Results of the Golden Kite Award in the year 2001.
In 1913, a boat named Karluk, Aleutian for “fish,” part of the Canadian Arctic Expedition, became stuck in the Arctic ice. On board were a captain and crew, scientists and explorers, a cat, forty sled dogs, Iñupiaq hunters, and an Iñupiaq family with two small girls. Even with the Iñupiaq and their skills of hunting and sewing, even with the family’s care and wisdom, even with the compassion and courage of their captain, odds for survival in the cold, dark Arctic seem against the passengers of the Karluk.
Here is a riveting, unforgettable story, poetically told and exquisitely illustrated with rounded scratchboard art that captures the strength and grace of Iñupiaq culture. Details of centuries-old crafts and skills—of sewing boots from caribou legs and ugruk skin, of quickly cutting snow houses, of wearing wooden goggles to ward off snowblindness — will enrich modern imaginations. And by the story’s end, listeners will know something of the way of life in the high north, something of the song of the place, the wide sky, the sound of the wind, the ptarmigan.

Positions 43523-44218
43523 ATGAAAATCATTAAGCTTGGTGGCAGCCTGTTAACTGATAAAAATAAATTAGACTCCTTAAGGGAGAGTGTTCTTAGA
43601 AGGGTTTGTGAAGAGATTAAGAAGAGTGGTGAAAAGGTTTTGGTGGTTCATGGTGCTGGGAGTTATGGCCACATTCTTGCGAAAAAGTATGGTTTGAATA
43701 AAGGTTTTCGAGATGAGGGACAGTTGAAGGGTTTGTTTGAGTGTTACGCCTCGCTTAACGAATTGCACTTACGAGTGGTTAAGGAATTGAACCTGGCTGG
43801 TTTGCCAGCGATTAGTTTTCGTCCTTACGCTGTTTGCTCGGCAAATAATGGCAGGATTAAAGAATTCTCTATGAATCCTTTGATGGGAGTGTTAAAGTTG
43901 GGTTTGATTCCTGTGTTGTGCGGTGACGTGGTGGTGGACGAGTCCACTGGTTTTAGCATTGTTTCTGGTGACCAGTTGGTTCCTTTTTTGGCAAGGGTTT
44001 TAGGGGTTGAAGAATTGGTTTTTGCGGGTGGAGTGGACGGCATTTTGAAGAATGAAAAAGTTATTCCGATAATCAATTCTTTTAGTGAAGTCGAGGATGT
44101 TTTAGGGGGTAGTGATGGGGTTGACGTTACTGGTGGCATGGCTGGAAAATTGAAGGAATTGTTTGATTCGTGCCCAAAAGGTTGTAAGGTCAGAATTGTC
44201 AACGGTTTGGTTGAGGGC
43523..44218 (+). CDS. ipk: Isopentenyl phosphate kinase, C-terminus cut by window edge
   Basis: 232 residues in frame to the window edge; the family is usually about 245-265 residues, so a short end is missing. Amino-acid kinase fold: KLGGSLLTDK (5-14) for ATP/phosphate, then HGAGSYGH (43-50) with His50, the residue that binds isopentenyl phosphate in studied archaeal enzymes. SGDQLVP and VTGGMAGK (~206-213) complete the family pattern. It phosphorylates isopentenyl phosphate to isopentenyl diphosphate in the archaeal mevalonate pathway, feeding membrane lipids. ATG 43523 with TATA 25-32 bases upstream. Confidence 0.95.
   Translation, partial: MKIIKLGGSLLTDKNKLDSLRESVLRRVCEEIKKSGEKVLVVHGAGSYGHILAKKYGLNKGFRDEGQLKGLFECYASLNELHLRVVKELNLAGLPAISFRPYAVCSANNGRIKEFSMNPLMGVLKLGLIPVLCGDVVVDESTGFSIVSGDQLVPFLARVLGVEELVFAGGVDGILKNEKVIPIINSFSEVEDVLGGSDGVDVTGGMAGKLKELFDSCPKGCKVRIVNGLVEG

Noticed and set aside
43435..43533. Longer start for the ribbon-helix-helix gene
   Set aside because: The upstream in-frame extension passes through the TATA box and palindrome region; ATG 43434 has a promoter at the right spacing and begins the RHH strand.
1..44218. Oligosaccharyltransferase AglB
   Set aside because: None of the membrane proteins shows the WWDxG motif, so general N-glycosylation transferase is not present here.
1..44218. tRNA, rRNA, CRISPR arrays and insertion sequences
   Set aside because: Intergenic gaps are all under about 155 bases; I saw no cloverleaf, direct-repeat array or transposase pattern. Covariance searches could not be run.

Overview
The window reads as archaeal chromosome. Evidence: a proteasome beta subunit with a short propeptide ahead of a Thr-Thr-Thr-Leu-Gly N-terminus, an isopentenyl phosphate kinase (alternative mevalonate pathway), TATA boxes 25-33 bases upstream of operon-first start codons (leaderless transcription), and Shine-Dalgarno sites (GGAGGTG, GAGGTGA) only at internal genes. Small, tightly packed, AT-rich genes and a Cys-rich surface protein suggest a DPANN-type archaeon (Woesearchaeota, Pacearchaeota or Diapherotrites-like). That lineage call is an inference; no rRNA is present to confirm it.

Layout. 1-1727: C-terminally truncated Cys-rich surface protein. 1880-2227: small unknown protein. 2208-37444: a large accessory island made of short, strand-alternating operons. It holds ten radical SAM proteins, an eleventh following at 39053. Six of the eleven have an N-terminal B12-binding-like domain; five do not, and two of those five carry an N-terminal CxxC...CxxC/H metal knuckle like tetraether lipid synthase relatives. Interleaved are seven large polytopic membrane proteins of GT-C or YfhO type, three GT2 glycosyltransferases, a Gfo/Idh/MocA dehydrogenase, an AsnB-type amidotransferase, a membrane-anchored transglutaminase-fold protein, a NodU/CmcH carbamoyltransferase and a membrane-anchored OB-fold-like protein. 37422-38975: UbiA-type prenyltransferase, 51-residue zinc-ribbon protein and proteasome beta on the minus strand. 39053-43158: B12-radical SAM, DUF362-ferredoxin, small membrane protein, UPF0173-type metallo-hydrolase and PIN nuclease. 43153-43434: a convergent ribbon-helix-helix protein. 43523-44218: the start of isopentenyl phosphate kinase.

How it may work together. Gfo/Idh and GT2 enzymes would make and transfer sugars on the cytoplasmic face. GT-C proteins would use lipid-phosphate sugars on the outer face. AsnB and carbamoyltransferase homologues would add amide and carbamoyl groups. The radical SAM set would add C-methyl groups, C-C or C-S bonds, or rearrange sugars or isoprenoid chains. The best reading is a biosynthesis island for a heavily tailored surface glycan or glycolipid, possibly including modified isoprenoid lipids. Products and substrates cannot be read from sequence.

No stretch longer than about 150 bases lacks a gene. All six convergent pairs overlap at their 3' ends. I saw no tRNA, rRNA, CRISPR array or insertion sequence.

Many places can make a home — a silent cave, a secret den, a silky web, even a sticky honeycomb. Each one is safe and snug and just right for the families who live there. Linda Ashman’s spare, lyrical text and Lauren Stringer’s sumptuous paintings invite you to explore some of these wonderful homes and see how different — yet alike — they can be.